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All-Star Superman (2011)

by on 2011/05/02


“You’re embarrassing me beyond therapy.”

* *

In my first review for GeekvsGoth.com, I asked, “Why do I keep buying these comic-inspired videos?” Another year along, and I’m still asking the same question.

Because its mainstream reviews were even more positive than those ones for Crisis on Two Earths, I find myself especially disappointed by All-Star Superman. With any luck, its shoddy adaptation will cause future release sales to plummet. Maybe then we’ll get some higher quality efforts.

This piece is based on the acclaimed print series of the same name, by writer Grant Morrison and artist Frank Quitely. It begins with Lex Luthor (Anthony LaPaglia) luring Superman (James Denton) dangerously close to the yellow sun which powers his abilities. The resulting overload has two effects. While it makes the Kryptonian ever more powerful, it also gives him a terminal form of cancer.

Given a short time to live, Superman speeds through the direct-to-video (DTV) equivalent of a clip show, a whirlwind tour of shallowed novelties, clumsily handled. He reveals his secret identity to Lois Lane (Christina Hendricks), throws open his Fortress of Solitude for our inspection, and works to keep Luthor held in check, once and for all.

I’m no deep diving Superman fanatic, but I am familiar with most television iterations, as well as all the major films and the DTV releases. Okay, perhaps I am fanatical, and yet All-Star Superman — can we just call it ASS for short? — tested me. It introduces a flurry of obscure characters in rapid succession, including Dr. Quintum, Sampson and Atlas, Bar-El and Lilo, Solaris, and Nasthalthia Luthor.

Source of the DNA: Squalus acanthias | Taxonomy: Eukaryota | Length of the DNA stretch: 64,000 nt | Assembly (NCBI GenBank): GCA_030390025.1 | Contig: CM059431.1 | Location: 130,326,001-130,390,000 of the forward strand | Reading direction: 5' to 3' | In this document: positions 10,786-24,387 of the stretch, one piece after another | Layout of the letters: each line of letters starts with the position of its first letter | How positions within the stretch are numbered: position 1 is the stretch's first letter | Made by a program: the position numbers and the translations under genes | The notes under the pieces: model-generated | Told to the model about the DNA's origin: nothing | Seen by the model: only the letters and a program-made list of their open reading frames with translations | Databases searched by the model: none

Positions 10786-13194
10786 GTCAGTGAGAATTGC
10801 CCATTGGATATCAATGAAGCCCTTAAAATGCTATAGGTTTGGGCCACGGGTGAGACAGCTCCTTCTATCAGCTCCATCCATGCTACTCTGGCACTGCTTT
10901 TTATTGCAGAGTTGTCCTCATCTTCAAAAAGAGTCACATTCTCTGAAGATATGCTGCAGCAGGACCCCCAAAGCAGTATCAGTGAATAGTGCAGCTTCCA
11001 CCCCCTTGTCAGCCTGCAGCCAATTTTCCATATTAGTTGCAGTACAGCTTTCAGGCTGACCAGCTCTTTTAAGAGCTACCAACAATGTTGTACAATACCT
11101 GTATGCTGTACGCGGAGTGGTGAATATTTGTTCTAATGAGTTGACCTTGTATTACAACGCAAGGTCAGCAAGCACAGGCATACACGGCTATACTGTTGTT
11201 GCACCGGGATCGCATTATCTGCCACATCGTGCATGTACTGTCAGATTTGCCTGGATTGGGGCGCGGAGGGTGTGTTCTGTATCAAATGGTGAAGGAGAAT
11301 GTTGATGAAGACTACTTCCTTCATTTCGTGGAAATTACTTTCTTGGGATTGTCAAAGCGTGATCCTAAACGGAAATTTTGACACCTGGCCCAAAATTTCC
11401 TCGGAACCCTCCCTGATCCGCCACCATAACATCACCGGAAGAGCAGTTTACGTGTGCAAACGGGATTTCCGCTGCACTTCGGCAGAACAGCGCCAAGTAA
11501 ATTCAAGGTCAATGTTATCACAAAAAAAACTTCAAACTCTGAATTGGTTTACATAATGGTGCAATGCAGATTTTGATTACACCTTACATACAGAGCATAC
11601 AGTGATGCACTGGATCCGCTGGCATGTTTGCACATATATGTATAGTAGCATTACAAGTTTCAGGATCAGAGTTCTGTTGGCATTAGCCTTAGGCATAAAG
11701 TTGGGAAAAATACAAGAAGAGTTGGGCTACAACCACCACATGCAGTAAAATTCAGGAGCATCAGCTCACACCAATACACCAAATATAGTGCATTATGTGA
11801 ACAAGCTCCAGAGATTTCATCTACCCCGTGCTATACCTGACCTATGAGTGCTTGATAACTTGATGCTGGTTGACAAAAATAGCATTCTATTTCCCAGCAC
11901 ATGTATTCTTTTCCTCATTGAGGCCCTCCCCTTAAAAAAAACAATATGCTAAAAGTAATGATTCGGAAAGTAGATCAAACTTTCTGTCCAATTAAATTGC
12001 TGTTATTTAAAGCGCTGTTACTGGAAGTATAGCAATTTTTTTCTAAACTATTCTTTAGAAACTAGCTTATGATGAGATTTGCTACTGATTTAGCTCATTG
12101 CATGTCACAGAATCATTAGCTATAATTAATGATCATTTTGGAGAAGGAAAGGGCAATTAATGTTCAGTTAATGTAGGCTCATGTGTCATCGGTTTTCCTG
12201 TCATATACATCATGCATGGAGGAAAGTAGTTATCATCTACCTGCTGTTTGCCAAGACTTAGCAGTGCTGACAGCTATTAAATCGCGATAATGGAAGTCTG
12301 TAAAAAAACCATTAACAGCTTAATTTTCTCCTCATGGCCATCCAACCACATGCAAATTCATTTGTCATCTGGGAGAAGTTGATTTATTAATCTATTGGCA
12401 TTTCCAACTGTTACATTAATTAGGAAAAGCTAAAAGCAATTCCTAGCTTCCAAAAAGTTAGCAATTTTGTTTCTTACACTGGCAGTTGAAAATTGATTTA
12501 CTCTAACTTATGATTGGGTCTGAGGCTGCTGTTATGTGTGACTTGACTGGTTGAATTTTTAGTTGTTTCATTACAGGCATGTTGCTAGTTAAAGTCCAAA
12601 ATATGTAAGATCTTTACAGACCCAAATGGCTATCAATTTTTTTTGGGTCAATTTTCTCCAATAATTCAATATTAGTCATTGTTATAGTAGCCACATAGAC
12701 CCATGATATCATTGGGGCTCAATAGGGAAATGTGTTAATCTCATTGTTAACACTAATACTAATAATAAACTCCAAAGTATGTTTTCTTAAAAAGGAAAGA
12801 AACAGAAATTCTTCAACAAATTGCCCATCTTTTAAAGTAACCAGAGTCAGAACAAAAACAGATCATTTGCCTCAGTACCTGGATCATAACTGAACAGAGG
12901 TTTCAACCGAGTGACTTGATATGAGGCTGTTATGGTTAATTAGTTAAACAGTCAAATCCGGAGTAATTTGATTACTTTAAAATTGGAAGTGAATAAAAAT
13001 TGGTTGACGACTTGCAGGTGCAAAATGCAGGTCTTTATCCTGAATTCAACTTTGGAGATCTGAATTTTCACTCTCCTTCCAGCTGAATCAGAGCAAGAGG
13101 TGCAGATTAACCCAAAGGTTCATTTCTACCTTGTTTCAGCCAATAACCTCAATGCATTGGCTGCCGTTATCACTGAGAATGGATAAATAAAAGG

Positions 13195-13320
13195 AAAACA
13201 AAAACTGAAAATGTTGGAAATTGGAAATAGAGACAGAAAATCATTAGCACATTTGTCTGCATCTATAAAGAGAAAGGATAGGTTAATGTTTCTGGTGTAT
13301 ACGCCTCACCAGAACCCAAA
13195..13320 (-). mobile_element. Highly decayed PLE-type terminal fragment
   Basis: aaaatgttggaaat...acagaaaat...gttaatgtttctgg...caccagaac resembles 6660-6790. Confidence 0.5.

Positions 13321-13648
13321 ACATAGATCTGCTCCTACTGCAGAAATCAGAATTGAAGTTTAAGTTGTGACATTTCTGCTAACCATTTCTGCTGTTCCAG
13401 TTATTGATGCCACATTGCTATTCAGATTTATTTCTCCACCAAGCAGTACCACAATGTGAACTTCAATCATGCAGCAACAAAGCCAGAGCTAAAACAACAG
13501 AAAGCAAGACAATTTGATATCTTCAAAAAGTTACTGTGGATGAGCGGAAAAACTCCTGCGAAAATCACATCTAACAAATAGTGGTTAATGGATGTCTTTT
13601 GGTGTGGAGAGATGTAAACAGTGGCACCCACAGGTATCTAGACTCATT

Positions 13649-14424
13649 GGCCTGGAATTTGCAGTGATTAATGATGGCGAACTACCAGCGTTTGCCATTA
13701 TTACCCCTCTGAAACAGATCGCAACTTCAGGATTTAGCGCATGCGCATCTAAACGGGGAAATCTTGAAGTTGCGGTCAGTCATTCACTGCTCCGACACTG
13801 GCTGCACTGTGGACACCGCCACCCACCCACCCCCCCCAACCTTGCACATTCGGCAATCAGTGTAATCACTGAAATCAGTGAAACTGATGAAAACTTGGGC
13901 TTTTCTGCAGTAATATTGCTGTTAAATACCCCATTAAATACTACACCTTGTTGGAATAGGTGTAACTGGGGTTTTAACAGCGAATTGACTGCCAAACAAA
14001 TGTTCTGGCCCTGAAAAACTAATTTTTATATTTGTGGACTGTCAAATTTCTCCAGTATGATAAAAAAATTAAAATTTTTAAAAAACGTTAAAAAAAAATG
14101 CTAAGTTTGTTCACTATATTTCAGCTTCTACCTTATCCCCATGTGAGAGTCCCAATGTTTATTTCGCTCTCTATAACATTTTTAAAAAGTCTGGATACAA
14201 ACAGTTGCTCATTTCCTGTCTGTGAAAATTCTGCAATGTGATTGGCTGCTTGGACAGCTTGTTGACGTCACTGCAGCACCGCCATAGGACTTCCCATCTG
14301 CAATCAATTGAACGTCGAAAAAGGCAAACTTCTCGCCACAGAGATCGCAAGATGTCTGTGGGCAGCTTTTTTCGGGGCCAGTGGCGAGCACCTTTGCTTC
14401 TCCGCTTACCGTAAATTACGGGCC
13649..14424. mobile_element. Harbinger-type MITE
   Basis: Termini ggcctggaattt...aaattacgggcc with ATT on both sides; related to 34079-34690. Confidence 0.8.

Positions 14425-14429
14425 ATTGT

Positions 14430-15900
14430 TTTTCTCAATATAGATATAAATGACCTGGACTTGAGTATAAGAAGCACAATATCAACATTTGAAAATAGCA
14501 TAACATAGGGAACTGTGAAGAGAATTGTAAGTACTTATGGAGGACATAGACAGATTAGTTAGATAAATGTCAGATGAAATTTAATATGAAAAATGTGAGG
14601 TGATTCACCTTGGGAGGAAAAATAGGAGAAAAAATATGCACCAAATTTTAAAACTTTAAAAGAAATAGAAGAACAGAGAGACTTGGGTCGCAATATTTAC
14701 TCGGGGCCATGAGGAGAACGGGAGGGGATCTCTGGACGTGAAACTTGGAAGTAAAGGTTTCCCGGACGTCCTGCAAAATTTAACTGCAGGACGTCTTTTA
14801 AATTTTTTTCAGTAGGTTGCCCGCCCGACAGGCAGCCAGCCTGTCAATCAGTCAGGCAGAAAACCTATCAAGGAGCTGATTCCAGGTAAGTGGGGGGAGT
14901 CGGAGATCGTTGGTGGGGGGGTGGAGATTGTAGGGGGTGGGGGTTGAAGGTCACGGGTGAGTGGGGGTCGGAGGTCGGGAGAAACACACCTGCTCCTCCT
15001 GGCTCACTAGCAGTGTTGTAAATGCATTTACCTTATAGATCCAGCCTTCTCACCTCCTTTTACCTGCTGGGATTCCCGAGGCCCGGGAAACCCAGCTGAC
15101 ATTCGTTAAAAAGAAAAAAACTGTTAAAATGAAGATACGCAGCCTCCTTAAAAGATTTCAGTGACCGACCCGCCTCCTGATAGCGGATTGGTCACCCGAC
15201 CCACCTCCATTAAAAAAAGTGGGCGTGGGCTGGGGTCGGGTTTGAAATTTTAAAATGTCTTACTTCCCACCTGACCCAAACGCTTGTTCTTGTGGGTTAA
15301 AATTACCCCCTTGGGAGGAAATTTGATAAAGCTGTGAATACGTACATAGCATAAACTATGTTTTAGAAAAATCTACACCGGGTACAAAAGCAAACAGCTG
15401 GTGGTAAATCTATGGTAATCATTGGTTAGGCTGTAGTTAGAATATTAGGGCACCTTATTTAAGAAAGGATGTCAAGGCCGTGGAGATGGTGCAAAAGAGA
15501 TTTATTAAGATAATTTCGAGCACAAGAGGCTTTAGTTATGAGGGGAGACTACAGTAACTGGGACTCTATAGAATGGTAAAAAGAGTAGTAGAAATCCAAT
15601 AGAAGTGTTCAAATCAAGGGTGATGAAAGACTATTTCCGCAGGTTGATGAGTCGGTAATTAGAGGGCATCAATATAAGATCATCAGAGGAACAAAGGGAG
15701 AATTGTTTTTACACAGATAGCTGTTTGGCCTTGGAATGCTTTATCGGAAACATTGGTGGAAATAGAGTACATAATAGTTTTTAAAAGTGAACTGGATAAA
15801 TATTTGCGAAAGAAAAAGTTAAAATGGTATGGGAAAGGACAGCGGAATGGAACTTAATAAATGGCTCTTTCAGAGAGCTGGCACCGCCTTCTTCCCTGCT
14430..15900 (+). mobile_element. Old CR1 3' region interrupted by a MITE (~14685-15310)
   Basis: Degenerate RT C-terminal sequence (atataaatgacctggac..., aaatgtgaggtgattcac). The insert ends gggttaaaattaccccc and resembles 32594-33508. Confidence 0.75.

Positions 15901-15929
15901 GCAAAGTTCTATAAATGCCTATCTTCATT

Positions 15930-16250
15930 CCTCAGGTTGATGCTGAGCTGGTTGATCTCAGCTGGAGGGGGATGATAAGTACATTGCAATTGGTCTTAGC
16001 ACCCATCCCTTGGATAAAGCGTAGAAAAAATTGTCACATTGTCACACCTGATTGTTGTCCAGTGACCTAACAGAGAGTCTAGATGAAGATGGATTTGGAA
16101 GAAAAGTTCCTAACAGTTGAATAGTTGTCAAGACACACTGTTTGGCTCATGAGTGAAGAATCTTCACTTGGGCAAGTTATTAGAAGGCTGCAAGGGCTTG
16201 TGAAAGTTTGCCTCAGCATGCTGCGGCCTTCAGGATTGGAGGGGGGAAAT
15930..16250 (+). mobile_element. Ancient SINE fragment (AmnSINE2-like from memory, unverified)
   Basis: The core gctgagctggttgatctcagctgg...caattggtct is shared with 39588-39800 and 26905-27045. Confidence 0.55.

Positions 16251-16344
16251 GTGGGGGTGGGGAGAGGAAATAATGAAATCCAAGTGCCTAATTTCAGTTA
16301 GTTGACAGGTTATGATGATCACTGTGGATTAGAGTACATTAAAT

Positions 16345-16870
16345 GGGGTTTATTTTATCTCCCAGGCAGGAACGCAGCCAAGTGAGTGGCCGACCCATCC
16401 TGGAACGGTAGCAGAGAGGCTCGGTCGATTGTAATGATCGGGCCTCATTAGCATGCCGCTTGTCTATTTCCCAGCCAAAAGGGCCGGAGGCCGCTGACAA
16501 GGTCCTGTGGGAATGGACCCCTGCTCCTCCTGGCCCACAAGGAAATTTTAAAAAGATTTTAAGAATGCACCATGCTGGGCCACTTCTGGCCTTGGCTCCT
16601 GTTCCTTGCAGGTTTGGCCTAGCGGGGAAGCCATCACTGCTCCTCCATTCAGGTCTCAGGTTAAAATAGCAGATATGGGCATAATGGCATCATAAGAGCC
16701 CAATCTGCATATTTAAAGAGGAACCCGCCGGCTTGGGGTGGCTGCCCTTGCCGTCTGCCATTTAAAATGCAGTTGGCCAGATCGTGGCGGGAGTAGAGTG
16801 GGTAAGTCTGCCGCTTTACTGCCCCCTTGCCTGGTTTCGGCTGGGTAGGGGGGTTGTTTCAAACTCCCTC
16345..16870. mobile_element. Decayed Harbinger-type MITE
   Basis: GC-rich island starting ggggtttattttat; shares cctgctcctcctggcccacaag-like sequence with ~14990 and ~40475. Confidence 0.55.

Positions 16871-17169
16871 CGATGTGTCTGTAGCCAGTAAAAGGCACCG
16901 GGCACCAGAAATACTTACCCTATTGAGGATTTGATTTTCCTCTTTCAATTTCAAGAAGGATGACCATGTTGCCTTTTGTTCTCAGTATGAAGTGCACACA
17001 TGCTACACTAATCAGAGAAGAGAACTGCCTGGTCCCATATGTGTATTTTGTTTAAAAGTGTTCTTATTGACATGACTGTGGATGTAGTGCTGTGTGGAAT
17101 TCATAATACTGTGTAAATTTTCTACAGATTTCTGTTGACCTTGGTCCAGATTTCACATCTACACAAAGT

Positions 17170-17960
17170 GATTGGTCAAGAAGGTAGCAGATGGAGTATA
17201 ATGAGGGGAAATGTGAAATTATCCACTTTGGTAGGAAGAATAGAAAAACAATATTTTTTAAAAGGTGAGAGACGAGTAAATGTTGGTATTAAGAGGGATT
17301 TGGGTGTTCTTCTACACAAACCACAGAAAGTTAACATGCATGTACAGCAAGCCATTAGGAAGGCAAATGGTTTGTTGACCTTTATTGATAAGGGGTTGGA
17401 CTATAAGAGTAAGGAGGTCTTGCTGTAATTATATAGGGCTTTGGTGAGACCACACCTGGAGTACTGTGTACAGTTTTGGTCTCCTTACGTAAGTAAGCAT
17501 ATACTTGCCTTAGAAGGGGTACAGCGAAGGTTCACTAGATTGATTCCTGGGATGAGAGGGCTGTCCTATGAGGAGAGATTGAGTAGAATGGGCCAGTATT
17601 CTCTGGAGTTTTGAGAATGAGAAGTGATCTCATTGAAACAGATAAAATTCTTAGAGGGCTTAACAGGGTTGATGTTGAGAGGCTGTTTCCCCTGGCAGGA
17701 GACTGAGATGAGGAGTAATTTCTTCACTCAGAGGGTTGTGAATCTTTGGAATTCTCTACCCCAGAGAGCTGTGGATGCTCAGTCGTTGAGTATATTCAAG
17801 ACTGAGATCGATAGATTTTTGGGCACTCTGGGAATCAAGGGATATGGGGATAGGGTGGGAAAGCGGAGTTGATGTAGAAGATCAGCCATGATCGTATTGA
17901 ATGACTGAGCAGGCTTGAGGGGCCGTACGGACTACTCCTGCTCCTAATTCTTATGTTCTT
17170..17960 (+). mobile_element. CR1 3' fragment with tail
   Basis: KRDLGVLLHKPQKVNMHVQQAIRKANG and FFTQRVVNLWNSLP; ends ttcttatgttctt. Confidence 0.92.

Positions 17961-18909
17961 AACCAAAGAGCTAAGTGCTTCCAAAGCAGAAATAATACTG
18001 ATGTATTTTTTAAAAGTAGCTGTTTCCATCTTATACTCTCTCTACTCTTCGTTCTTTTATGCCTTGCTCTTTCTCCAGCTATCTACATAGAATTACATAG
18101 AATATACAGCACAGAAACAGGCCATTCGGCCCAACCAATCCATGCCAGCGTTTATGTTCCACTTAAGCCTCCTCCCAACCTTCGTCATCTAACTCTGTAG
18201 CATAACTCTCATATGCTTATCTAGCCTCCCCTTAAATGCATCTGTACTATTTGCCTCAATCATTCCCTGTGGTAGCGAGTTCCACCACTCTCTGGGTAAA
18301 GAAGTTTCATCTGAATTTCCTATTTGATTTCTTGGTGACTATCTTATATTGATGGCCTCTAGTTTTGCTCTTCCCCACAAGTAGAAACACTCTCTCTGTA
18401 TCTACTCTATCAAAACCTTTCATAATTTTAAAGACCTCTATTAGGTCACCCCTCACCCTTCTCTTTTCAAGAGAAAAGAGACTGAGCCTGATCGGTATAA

Just as awkwardly we are introduced to a variety of dei ex machina, including a power serum, a gravity gun, and a sun-eating pet. Sure, geeks tend to enjoy these things, but here’s the rub: they’re also intelligent and/or picky enough to expect a superior (ahem) presentation. The narrative devices are introduced with such blunt force, it’s less than no surprise to find them resolving plot points later.

There was exactly one thing — one! — I honestly enjoyed: Luthor’s reminder that his successes are the result of effort, not the serendipity of alien biochemistry.

That’s it.

Despite having cut numerous subplots from the comics, the tale still moves too fast. This release is DTV; we’re not stacking showtimes in a theatre here. Why not make it as long as needed to do justice to the series? Why constrain it to 77 minutes?

No, that’s not a typo . . . an hour and seventeen minutes. At the lowest price I found, it costs a dollar for every three minutes.

The substandard animation probably answers my questions best. If fans like me are gullible enough to shell out big money for shoddy products — repeatedly, no less — why would the producers do any better?

And make no mistake, this product is indeed substandard. It looks cheap, it moves poorly, and it sounds oddly off. The visual design does as much disservice to Quitely’s original artwork as the script does to Morrison’s story. Characters are downright ugly, with the faces, mouths, and eyes recalling the primitive work of the Sixties’ Archie Show.

Early in watching I thought, “It should have been an anthology, like The Animatrix or Batman: Gotham Knight.” But by the end I realized the only viable solution, given the obvious budgetary constraints, might be to deliver a motion comic. Such an approach could allow for better art, at a lower cost, with an appropriately deliberate pace.

Although I appreciate the source material’s intent, too many of its essentials are lost in translation to this abridgment. Too often the DC Universe animated releases have demonstrated good ideas can’t save poor execution. In the case of All-Star Superman, a surplus of ideas have made that poor execution even worse.

In a tip of the hat to my esteemed co-reviewer, a bit of Browning seems a fitting end to the trouncing: All-Star Superman’s reach exceeds its grasp.

* *

Rated PG for language and violence

77 minutes

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